Miller said he took the fire hard, because he felt responsible.

“I’m the recycle nut. I’m the one who put the batteries out there, so I just felt like I had let my family down,” he said.

Austin Dransfield of Interstate Batteries said, “If these batteries are in there with some sort of metal, and these batteries get connected together in any way, they will short out and cause an extreme amount of heat,” he said.

He said all batteries have a positive and negative terminal. If a paper clip or a key or another battery should touch those two terminals, it creates a flow of electricity. It only takes minutes, as Dransfield showed us with keys and a 9-volt battery, for that flow to generate significant heat.

“With a junk drawer, you have all sorts of stuff in there. If anything is in there, you can catch fire with anything in that drawer,” he explained.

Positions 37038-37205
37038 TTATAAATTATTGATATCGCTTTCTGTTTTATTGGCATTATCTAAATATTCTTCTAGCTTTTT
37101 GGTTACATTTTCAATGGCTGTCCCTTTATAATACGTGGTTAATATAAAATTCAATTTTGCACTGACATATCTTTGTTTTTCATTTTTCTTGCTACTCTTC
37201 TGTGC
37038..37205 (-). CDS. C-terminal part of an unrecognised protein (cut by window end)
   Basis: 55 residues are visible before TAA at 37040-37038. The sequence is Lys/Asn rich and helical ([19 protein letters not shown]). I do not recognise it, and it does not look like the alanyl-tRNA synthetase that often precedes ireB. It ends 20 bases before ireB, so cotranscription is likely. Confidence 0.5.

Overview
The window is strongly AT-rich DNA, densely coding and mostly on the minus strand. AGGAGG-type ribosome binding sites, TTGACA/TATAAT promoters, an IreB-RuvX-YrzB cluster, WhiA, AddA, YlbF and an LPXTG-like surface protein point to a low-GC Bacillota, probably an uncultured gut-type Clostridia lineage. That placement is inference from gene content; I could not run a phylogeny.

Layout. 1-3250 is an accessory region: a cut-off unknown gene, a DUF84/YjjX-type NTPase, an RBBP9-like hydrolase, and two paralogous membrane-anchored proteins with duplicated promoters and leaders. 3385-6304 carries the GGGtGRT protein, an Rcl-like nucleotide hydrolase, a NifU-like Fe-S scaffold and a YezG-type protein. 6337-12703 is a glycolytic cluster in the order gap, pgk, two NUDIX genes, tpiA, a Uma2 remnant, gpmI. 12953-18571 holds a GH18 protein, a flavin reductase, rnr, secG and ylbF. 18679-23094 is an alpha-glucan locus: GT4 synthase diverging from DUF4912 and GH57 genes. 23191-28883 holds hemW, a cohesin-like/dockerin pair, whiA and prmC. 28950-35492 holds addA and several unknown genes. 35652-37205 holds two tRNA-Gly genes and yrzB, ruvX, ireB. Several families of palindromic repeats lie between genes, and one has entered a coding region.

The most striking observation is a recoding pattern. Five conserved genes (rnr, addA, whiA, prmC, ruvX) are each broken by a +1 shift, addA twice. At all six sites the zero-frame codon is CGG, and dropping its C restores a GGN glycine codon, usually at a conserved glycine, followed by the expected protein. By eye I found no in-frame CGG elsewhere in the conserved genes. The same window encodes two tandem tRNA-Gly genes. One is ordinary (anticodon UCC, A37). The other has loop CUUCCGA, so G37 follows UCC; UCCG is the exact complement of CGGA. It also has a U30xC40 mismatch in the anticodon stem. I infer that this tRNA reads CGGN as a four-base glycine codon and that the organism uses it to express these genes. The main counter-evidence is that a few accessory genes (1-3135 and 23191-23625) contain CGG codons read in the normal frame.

Jasen Asay of the Salt Lake City Fire Department said it’s unusual for batteries to combust, but it’s a definite possibility. He said all batteries present some risk, but 9 volts are more troublesome for a simple reason.

“Nine-volt batteries have the positive and negative ports right there on the top of the battery,” he said.

Miller said since the fire, he’s turned his experience into a positive by getting the word out through his fire safety videos and public speaking. Still, he encounters skeptics.

“People have come up to me and said, ‘Don’t worry. I’m always very careful with my car batteries.’ It’s not a car battery. I’m talking about the little 9-volt batteries,” he said.

“Given the perfect storm, they can produce a spark,” Asay said.

He recommends storing any battery in the original packaging, and not letting it roll around. “If you have a battery and don’t need to use it yet, there’s really no use in taking it out of the packaging,” he said.

For loose batteries, both Asay and Dransfield said the solution is simple: Take a piece of electrical tape and cover the ends so if they do touch, a short will not be created.

“We even here, when we’re recycling them, we actually have to tape the contacts just to prevent any sort of chance of shorting out and causing a fire,” Dransfield said.

Miller now keeps a roll of electrical tape anywhere he keeps batteries.

Source: Bill Gephardt & KSL TV – Utah